DB: Yeah, of course. It was a farm that was not specialized in one particular thing. We weren’t doing just grain, or we weren’t doing just animals, or dairy. It was a farm that was doing everything. So we were doing grain, but that was to feed our cows in the winter, and our pigs, and our goats, and our chickens. We were doing hay to feed the animals during the winter. We were doing goat cheese. We had 40 goat and 20 cows and three pigs. And the pigs—you kill a pig and you have enough to eat for at least four months. Not every day but between making the saucisson. I mean, the sausage will last a year for sure.
We were making our wine. But we also were doing the farmers market every week, where we were raising a lot chicken, duck, squab, guinea hen, turkey, rabbit, and baby goat during the spring. So there was all this cycle of life with food, with the life of the farm, the seasonality of it. And the food on the table was 99 percent our product, everything. We were making own butter. We had our own milk, our cows, the crème fraiche. I grew up every morning eating own eggs and a slice of pork belly, poached pork belly, cold like this, nice, because everything was coming from our farm. The young calf, when we had young veal, some of them become livestock and cows, and some of them came for us to enjoy. I think on the table, it was always a feast and it was always a big family. We were five children, plus my parents, my grandmother and some uncles or some relative who was helping at the farm at certain time. So sometime the table could be from eight to about 20. And, of course, we were having two big meals a day, lunch and dinner. Food was definitely the subject of life there.
SSR: Were your mom and grandmother good cook, good chefs?
DB: Yeah, my grandmother was a great, great cook. And when I started cooking, because I started at 14. And when I started cooking, because I didn’t want to be in the field. I felt that it was really challenging, and it was not for me—the farm. I was a little too preppy. Dirty finger, dirty shoes all the time, that was not my thing. So, I decided to become a chef and my parents put me in a little technical college—a high school—and I hated it. I hated it, and after three weeks in that high school, I told my mother, ‘The teacher there is worse than you at home and worse than everyone I’ve known. And so, I don’t want to go to that school. The food is not good.’
So, I had this neighbor, who was a contessa. And a contessa in the ’60s or ’70s, she was out of a fantasy book. She was driving a convertible Mustang with a poodle next to her and smoking a Craven cigarette with that little smoke pipe, like that cigarette is like 12-inch of your mouth. And she was always beautifully dressed. She lived in the village. When I was kid, 10 years old—8, 10, 12, I would take my bike and bring the eggs and the cream and the butter and the milk and the chickens and the things to her. I would take my bike and just deliver. She always loved me and loved my family. When my mother told her that I wanted to be a chef, a cook, she said, ‘Oh well, I’m going to find him the best restaurant.’ Because she was the best customer of all the 3-Star and the 2-Star in Lyon. She had a dozen horses on the track in Lyon. She was gambling in the casino all the time. I mean, she was burning down fortune, but in a good way, in a fun way. So anyway, she was very helpful, because she put me in a 2-Star restaurant and that’s what started my life as a chef.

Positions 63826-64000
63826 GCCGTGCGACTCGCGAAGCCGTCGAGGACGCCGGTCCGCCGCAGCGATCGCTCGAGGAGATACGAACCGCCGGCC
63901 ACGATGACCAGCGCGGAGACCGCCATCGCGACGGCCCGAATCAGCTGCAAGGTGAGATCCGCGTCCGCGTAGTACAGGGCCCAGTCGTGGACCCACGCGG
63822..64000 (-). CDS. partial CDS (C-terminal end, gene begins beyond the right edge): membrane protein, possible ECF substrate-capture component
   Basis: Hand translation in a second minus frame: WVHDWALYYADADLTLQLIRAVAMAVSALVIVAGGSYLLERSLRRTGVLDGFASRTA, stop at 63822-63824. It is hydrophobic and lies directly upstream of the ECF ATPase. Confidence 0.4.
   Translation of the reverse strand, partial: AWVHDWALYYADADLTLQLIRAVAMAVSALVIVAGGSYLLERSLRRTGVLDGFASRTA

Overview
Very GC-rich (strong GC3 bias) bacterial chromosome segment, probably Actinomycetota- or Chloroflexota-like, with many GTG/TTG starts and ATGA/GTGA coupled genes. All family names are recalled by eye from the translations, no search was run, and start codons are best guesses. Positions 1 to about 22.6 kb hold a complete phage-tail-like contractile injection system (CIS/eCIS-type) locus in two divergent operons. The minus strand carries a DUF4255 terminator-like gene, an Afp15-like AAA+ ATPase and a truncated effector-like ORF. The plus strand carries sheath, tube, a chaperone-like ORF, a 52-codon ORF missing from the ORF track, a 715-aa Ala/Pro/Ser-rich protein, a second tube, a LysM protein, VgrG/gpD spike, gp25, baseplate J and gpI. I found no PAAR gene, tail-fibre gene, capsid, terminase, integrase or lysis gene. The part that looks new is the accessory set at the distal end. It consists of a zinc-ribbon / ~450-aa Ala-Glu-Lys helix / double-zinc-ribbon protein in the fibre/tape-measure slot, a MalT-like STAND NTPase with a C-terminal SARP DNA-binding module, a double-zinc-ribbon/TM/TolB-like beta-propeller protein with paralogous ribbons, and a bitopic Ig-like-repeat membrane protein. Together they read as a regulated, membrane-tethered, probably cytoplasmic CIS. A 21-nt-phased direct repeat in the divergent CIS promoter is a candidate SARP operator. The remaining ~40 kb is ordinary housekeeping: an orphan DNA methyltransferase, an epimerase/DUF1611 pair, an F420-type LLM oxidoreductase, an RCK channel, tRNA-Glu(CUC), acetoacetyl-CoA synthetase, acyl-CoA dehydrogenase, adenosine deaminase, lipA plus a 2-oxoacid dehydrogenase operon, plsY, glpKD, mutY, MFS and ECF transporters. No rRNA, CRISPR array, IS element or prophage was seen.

SSR: And that was at Nandron, right?
DB: Yeah, exactly.
SSR: And what was that like? Did that just build your love for becoming a chef?
DB: I was living by myself, basically, at 14 in Lyon. My parents were living about 45 minutes away from Lyon, outside in the countryside. And so I had an uncle who had a bedroom nearby his house and apartment there, and he had a charcuterie as well. So he was the brother of my mother. And so I was staying there in my bachelor room, but I was 14, so that was super young. On Saturday morning, the restaurant was closed. So I was working six days a week at 14, from 8:30 in the morning until 2:30, and then come back at 5 until 10:30. And then on Saturday, that was my day off, but my father was coming to the farmers’ market and he was not far from where the restaurant was. So, I would take the bus and go and work with him in the morning on Saturday, and then drive with him at home. What hurt me the most was Sunday morning to have to go back to work. That was, for me, the hardest. Because all my friends were playing soccer, they were going to have fun or go on a weekend [holiday].
SSR: And you’re going back to work.
DB: Yeah, but that was life, and I never complained.
SSR: Yeah, that’s amazing. Somehow you just kept going to Michelin star restaurants, right? You went on two others after that.
DB: So without crying over my past, but from the age of 14 to 17 because I was an apprentice, my boss, who was closing the restaurant for a month and I’m sure was going in the south of France was like, ‘Oh, Daniel, you don’t need vacation. You should go and do a season in the southwest of France. I have a friend who has an hotel,’ because of course, all those places where they were very busy for June, July, August, they wanted cooks and they called their friends in the cities and say, ‘Hey, can you send me a cook, can you send me a cook?’ So, of course, I went to the southwest in Bay Basque in a small village in Ascain. I spent three months there one summer. That was my vacation. And then another summer, he put me to work at the municipal pool, the huge pool of Lyon. There was a restaurant there, and I had flip burgers and steak and fries. I was just terrible, but I didn’t know anything else but say yes.